STUDY THE BIBLE 16
“THE BOOK OF PHILEMON”
“JUSTIFIED: To be declared innocent”
“If he hath wronged thee, or oweth thee ought, put that on mine account;” (Philemon 1:18)
“As you ponder on your own salvation, this is one of the most important and heart moving books of the Bible!.” It contains a very practical example of the doctrine of justification.
But you might say “Philemon? It is only one chapter of 25 verses. How can it be that important?
What about Genesis where we have God showing his glory in his creation of six days?
What about David’s 150 Psalms where we discover the magnificence and character of God himself?
What about the book of Matthew where we have the detailed account of Christ as “…a man approved of God among you by miracles and wonders and signs …” (Acts 2:22)?
What about the book of Romans where God reveals his righteousness in Jesus Christ?”
And dear Reader, all this is true.
Have you ever done something wrong to another person, and instead of going to him or her,
and trying to fix it up, you just wanted to run away?
Well, this is what happened to Onesmius. He was a servant of Philemon. Now we aren’t told what he did, but it involved stealing money or goods. So Onesimus, not a Christian, just took off for Rome about one thousand miles away, which was about as far as he could get away. Here he meets Paul, who leads him to the Lord and he gets saved. Paul then sends him back to his master, Philemon, with a letter.
So here we have it, on what basis was Onesimus hoping to clear his name before Philemon? The fact was that Onesimus was guilty of stealing, and Philemon and Paul also knew it!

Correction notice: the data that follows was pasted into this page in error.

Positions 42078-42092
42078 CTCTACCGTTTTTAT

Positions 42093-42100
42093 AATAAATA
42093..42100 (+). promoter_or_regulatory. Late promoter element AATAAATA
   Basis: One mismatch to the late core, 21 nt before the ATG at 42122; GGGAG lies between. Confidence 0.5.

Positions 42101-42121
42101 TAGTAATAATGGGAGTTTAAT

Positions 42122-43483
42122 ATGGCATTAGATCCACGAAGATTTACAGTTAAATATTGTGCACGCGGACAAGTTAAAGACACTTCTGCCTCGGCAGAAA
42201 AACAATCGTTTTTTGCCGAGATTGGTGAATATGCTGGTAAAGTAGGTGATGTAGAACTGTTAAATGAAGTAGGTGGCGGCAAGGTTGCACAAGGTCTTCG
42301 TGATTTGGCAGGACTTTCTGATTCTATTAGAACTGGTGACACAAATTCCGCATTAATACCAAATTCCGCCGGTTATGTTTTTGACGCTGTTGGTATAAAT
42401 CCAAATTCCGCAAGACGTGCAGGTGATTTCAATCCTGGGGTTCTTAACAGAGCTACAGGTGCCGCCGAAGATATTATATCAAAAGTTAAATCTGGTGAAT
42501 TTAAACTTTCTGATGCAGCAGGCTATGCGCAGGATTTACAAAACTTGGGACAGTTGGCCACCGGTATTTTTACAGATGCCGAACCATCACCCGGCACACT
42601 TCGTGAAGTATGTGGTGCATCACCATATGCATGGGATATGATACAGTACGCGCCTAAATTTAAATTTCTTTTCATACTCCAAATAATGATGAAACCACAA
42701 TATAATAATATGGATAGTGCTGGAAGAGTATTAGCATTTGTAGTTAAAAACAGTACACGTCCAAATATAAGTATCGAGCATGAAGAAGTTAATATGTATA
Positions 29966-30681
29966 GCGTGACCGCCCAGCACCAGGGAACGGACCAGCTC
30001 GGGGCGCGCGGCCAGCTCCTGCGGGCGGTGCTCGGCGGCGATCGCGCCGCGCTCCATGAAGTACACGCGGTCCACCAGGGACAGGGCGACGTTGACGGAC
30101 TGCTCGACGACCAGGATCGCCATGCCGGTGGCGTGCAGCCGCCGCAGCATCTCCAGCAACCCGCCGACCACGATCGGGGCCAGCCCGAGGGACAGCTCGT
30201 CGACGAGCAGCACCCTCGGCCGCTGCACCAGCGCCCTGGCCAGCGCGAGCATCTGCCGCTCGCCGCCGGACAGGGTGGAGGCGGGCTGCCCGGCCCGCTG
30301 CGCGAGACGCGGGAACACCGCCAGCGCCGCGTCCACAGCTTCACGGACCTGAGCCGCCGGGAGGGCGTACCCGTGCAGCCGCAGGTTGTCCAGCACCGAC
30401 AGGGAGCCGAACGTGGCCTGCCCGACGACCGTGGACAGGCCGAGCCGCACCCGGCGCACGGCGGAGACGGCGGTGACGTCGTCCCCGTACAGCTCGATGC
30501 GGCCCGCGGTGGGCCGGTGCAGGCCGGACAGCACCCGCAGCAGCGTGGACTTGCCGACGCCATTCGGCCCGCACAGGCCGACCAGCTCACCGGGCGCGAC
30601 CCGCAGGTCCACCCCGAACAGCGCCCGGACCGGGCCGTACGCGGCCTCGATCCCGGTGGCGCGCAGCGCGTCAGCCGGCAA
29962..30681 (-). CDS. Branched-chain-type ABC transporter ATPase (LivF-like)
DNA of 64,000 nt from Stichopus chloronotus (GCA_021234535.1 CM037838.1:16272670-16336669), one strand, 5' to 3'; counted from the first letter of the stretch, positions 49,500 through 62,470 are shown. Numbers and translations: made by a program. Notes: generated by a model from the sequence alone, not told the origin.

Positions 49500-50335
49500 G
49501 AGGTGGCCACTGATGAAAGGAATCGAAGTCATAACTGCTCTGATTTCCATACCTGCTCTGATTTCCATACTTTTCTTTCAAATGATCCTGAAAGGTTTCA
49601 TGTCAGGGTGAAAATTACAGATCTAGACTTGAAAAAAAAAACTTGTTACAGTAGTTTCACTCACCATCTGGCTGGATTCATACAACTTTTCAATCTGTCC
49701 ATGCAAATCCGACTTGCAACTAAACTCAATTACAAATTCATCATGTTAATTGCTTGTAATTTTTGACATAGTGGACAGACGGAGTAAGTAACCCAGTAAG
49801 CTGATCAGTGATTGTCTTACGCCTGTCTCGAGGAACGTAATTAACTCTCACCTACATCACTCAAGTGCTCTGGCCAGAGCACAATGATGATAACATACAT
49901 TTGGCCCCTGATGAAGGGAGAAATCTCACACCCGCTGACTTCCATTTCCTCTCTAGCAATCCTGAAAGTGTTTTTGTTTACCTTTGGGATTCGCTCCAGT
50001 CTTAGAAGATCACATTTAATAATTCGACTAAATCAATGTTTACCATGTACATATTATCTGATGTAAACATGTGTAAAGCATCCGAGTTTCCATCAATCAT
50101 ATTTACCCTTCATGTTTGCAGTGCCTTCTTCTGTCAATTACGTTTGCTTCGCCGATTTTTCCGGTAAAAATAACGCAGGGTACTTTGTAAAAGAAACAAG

He couldn’t say “Dear Master Philemon, I didn’t steal from you.” No.
He must say “Dear Master, I have stolen from you, but my debt will be paid for by the goodness of Paul!”
And here’s what the word “justify” means – it’s to be able to stand before someone and say “I am innocent.” To “justify” yourself is to declare you are without blame.
Under old English law, if a man was found guilty of a crime, a penalty had to be paid.
For example, if he killed someone, an ‘eye for an eye’ was enforced. He had to pay with his own life. When he was executed, he was said to have been justified. Upon his death he was then declared innocent. If another person paid the penalty, and died in his place, he was also said to be justified. The law had been satisfied with a life for a life.
Now if he was guilty of stealing, as long as he paid back the money, or someone else did on his behalf, he was cleared of the crime, and was justified, and declared innocent, before the law. He could say “I am innocent as the penalty of the law has been paid. I am now not guilty. I am justified!”
Justification then, involves satisfying the demand of the law.
With Paul’s backing, Onesimus could now say “I am innocent. I can now justify myself. I am justified. Dear Philemon, my debt has been paid. I am not guilty. The law has been satisfied.”
God has laws as well. Have you ever broken any of them?
God’s laws are
Honour thy father and thy mother: … Thou shalt not kill. Thou shalt not commit adultery. Thou shalt not steal. Thou shalt not bear false witness against thy neighbour. Thou shalt not covet thy neighbour's house, thou shalt not covet thy neighbour's wife, nor his manservant, nor his maidservant, nor his ox, nor his ass, nor any thing that is thy neighbour's. Exodus 20:12-17
I am the LORD thy God …Thou shalt have no other gods before me. Thou shalt not make unto thee any graven image, or any likeness of any thing that is in heaven above, or that is in the earth beneath, or that is in the water under the earth: Thou shalt not bow down thyself to them, nor serve them: for I the LORD thy God am a jealous God … Thou shalt not take the name of the LORD thy God in vain; for the LORD will not hold him guiltless that taketh his name in vain. Exodus 20:2-7
Thou shalt love the Lord thy God with all thy heart, and with all thy soul, and with all thy mind. This is the first and great commandment. And the second is like unto it, Thou shalt love thy neighbour as thyself. On these two commandments hang all the law and the prophets. Matthew 22:37-40